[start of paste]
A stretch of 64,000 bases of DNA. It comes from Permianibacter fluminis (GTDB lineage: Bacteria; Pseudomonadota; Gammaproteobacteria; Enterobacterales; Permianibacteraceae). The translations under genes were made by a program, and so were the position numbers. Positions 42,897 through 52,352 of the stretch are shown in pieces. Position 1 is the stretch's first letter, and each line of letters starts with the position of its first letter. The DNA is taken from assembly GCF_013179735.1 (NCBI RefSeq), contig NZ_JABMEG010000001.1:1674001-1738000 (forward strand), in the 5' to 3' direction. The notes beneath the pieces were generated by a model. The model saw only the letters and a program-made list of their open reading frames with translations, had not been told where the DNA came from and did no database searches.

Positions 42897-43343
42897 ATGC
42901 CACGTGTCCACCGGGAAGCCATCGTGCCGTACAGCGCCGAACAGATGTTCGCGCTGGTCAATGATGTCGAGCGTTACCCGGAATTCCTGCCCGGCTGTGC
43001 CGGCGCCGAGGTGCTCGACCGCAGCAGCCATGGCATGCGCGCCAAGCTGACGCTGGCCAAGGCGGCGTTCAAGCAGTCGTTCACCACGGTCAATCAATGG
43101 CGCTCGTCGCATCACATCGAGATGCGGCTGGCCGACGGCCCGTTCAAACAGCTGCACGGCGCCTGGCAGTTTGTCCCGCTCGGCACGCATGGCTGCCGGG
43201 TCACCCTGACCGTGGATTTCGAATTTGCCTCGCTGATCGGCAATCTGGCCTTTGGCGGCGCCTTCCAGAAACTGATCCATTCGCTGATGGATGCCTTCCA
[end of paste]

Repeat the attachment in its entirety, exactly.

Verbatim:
A stretch of 64,000 bases of DNA. It comes from Permianibacter fluminis (GTDB lineage: Bacteria; Pseudomonadota; Gammaproteobacteria; Enterobacterales; Permianibacteraceae). The translations under genes were made by a program, and so were the position numbers. Positions 42,897 through 52,352 of the stretch are shown in pieces. Position 1 is the stretch's first letter, and each line of letters starts with the position of its first letter. The DNA is taken from assembly GCF_013179735.1 (NCBI RefSeq), contig NZ_JABMEG010000001.1:1674001-1738000 (forward strand), in the 5' to 3' direction. The notes beneath the pieces were generated by a model. The model saw only the letters and a program-made list of their open reading frames with translations, had not been told where the DNA came from and did no database searches.

Positions 42897-43343
42897 ATGC
42901 CACGTGTCCACCGGGAAGCCATCGTGCCGTACAGCGCCGAACAGATGTTCGCGCTGGTCAATGATGTCGAGCGTTACCCGGAATTCCTGCCCGGCTGTGC
43001 CGGCGCCGAGGTGCTCGACCGCAGCAGCCATGGCATGCGCGCCAAGCTGACGCTGGCCAAGGCGGCGTTCAAGCAGTCGTTCACCACGGTCAATCAATGG
43101 CGCTCGTCGCATCACATCGAGATGCGGCTGGCCGACGGCCCGTTCAAACAGCTGCACGGCGCCTGGCAGTTTGTCCCGCTCGGCACGCATGGCTGCCGGG
43201 TCACCCTGACCGTGGATTTCGAATTTGCCTCGCTGATCGGCAATCTGGCCTTTGGCGGCGCCTTCCAGAAACTGATCCATTCGCTGATGGATGCCTTCCA